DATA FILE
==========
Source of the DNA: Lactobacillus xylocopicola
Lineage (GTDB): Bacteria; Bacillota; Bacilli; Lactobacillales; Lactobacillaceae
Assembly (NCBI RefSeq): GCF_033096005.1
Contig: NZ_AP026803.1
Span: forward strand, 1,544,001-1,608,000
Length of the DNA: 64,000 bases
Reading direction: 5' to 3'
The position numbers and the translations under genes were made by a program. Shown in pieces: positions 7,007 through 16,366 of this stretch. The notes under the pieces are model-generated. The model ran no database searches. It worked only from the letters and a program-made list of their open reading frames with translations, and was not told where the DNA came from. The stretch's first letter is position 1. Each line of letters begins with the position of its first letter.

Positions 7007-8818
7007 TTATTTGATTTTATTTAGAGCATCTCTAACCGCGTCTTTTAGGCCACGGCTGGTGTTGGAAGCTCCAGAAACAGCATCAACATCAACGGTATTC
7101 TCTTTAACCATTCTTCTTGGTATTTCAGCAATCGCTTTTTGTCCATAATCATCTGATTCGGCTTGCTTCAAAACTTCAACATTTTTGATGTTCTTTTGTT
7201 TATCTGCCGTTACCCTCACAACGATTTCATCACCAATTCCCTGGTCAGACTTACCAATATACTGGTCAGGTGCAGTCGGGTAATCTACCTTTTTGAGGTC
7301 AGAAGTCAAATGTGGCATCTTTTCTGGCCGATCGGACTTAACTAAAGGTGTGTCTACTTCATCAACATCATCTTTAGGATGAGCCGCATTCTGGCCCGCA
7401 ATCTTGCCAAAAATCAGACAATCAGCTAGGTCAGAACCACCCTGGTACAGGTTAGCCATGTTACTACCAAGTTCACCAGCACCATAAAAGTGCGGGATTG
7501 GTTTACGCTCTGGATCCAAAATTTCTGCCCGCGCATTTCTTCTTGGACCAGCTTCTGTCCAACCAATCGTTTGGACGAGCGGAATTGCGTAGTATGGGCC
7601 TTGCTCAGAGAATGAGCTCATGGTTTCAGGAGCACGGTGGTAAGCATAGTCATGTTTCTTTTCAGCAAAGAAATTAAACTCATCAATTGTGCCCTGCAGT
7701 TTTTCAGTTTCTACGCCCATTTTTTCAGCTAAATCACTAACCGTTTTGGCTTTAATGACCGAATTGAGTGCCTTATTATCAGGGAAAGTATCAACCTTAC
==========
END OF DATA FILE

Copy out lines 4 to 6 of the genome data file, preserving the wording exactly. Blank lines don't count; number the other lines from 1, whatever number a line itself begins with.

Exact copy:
Contig: NZ_AP026803.1
Span: forward strand, 1,544,001-1,608,000
Length of the DNA: 64,000 bases